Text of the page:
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How to save money on gas
Drive smarter to save on gas money at your next fill-up.
These 10 tips can help you make sure you’re getting the most mileage out of every tank. Taking these proactive measures to care for your car and adjust your driving habits can help you improve your fuel efficiency.
What's in this guide?
- Check your tires
- Replace your air filter
- Accelerate carefully
- Maintain a consistent speed
- Don't idle
- Use air conditioning sparingly
- Get into high gear
- Use cruise control
- Buy gas during non-peak times
- Keep an eye out for the best gas prices
- Compare car insurance providers
- Bottom line
- Frequently asked questions about fuel savings
Check your tires
Maintaining your tires at the correct air pressure can improve your mileage by up to 3.3%. Plus, properly inflated tires will last longer and perform better.
30 to 35 psi is the recommended tire pressure for most cars. You can check your owner’s manual or the inside of your driver-side door for the recommended pressure. If you’re going on a long trip or carrying a lot of stuff, you may need to increase your tire pressure.
Replace your air filter
A car’s engine is protected from airborne debris by a filter. Over time, dust and silt clog up the air filter, restricting the engine’s airflow. This can cause an increase in fuel usage. Replacing the filter is a quick and cheap job and could improve your fuel economy by up to 10%.
A car uses the most fuel under heavy acceleration. It is better to gather momentum slowly and maintain it. Avoid having a heavy right foot and remember hard braking shaves off speed, which is a waste of energy. Look far ahead and anticipate having to slow down. Accelerating and braking smoothly can increase your fuel efficiency by up to 33%.
Maintain a consistent speed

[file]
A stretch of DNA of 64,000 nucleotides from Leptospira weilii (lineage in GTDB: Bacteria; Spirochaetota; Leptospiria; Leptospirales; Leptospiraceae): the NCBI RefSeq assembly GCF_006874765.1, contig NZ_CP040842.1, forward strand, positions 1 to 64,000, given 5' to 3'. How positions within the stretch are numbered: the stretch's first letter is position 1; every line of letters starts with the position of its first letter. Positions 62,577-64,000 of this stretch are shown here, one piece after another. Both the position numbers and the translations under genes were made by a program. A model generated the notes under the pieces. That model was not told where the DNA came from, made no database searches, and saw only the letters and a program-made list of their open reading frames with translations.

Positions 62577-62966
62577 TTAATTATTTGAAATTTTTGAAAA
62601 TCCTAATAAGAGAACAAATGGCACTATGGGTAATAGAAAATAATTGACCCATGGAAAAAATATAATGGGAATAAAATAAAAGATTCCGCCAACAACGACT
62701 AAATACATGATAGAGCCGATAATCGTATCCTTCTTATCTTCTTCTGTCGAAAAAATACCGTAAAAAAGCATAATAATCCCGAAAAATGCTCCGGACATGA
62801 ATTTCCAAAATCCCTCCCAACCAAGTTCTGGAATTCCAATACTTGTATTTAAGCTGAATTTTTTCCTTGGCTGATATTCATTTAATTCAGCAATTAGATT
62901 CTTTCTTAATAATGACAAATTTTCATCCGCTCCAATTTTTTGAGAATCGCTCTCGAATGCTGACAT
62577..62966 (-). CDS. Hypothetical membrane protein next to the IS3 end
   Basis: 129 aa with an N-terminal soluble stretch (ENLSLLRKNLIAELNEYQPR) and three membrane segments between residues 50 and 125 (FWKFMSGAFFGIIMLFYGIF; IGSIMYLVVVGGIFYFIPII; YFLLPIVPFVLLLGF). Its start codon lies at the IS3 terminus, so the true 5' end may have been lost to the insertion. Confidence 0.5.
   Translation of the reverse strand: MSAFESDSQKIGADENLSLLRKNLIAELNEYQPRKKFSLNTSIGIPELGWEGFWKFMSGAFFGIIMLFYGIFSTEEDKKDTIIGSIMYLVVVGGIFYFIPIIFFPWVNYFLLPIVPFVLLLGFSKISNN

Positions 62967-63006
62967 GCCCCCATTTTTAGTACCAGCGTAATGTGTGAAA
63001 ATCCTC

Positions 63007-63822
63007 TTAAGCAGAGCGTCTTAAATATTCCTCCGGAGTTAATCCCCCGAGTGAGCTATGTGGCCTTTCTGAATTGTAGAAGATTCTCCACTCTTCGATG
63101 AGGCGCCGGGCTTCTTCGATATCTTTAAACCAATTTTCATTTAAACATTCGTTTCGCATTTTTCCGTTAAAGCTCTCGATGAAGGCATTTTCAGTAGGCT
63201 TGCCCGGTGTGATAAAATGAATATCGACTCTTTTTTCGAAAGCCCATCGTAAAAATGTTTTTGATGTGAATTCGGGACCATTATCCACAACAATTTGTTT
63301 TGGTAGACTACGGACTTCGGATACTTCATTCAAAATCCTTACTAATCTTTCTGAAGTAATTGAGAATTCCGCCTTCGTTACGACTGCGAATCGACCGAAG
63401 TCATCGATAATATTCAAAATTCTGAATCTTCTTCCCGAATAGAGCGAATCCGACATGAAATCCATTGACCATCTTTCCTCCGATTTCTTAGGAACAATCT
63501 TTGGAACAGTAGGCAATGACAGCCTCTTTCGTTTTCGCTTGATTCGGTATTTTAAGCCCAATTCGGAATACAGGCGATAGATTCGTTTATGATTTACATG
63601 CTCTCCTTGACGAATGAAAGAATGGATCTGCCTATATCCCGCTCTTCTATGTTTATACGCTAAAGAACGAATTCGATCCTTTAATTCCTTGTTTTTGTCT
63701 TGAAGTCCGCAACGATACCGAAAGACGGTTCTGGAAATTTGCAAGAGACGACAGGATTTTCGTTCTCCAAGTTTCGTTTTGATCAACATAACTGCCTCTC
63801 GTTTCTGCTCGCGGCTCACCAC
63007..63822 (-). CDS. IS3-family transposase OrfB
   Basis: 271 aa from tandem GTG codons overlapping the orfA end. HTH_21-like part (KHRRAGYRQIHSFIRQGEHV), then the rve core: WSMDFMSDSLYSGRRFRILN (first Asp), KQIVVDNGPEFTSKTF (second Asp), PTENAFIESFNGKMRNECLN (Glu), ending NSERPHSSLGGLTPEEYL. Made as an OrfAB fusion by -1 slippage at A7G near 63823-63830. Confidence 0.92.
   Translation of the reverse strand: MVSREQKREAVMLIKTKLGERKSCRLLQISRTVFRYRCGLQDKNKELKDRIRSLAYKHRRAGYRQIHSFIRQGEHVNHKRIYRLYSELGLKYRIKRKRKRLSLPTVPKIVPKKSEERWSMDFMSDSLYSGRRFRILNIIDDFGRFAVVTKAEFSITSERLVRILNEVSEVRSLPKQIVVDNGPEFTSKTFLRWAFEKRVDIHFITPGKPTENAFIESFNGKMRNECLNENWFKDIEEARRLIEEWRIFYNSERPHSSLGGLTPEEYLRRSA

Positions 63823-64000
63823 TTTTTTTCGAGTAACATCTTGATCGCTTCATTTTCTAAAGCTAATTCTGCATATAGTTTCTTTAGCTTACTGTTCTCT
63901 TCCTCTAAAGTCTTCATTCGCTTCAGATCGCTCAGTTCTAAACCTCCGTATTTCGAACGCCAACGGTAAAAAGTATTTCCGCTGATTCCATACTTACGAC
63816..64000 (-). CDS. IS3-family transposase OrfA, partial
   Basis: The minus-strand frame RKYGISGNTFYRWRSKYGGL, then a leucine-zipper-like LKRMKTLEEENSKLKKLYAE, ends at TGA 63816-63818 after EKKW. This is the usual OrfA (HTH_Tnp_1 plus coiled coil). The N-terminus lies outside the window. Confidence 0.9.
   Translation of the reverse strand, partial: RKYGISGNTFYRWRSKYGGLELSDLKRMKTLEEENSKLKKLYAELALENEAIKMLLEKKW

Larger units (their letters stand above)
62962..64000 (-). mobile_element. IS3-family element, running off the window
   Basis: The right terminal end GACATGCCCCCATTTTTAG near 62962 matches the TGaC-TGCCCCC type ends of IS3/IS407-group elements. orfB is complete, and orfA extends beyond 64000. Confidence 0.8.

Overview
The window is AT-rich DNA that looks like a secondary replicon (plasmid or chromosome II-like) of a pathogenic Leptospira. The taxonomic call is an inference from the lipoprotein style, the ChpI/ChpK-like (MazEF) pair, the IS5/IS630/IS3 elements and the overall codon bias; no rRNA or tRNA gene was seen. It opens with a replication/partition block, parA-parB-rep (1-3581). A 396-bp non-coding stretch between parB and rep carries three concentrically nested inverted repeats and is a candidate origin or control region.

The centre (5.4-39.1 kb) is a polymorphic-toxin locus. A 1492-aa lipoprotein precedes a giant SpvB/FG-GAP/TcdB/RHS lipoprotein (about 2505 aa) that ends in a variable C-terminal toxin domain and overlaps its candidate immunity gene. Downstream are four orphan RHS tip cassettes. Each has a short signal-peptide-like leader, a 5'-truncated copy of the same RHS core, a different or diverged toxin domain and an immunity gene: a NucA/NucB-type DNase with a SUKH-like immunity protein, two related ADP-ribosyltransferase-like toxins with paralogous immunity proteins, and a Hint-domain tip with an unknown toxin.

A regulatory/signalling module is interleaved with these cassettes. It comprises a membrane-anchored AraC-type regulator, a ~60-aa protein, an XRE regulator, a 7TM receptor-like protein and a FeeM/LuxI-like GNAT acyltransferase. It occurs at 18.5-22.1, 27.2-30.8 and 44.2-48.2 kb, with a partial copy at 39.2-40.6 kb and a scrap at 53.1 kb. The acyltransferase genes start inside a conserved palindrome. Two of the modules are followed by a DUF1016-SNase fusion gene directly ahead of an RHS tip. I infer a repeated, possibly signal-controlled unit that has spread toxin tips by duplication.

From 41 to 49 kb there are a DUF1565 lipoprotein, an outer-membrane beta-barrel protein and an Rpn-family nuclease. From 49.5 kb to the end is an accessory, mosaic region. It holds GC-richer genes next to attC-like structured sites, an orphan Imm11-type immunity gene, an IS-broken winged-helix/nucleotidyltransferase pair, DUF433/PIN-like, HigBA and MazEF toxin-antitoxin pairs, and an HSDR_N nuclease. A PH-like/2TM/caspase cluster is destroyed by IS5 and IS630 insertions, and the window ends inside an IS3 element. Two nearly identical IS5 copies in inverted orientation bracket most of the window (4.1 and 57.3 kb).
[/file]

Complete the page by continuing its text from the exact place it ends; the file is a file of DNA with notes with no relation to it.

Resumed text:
The more braking and accelerating you do, the more gas you use. Aim to maintain your speeds and coast as much as possible, especially if you’re approaching a slope or stop. In a traffic jam or stop-and-go traffic, avoid speeding up and stopping and instead gently tap the gas and coast to a stop.
When your car is parked with the engine running, you’re wasting gas. Yes, an engine uses a slightly increased amount of fuel to restart, but sitting for 15 minutes without moving will use significantly more. Turning off the engine also cuts your emissions, benefiting the environment and those around you.
Warming up your car? It will warm up faster when it’s running, so letting it sit for an extra 10 minutes is about as useful as an extra 30 seconds.
Use air conditioning sparingly
Did you know using climate control can cause you to burn 10% more fuel? For the best possible fuel economy, use a higher fan-speed rather than lower temperature settings and turn the recirculation on when using the AC — that’s the button that shows a car with an arrow inside it.
Also, if you’re going slow, try rolling down your windows instead. When you’re on the highway, air resistance makes air conditioning more economical.
Get into high gear
If you drive a manual car, use higher gears wherever possible. Higher gears stress the engine less and allow it to work at lower revs.
In an automatic car, easing up on the throttle will trigger your car to change up to a higher gear.
Use cruise control
Because cruise control can minutely adjust the throttle with more care than a human driver, it can help you save on gas, especially if your car has an eco mode. It’ll also prevent you from speeding.
Buy gas during non-peak times
Gas tends to be cheaper earlier in the week and earlier in the day. Many gas stations also increase prices before big road trip holidays, like Memorial Day, Fourth of July, Labor Day and Thanksgiving. That’s because of supply and demand, so it pays to plan ahead for your road trips.
You’ll also typically pay less for gas in the winter, due to the composition of gas when it’s colder.
Keep an eye out for the best gas prices
You can often find a good deal on gas by looking near state lines and away from busy highways or exits. Keep an eye out for gas prices around you to find the ones with the regularly lowest rates. Try a gas finder app that lets you compare gas prices to find the optimal time and place to fuel up.
Gas prices rise and fall based on stock prices and the global economy. For example, gas stocks fell during the pandemic, which causes prices at the pump to drop as well.
Compare car insurance providers
High gas prices can make even regular driving a budgetary concern, but paying attention to how you drive and taking care of your car to keep it in good condition can help you cut down on fuel costs. You can also save on the annual cost of owning a car by making sure you have the cheapest car insurance from a reliable company.
Frequently asked questions about fuel savings
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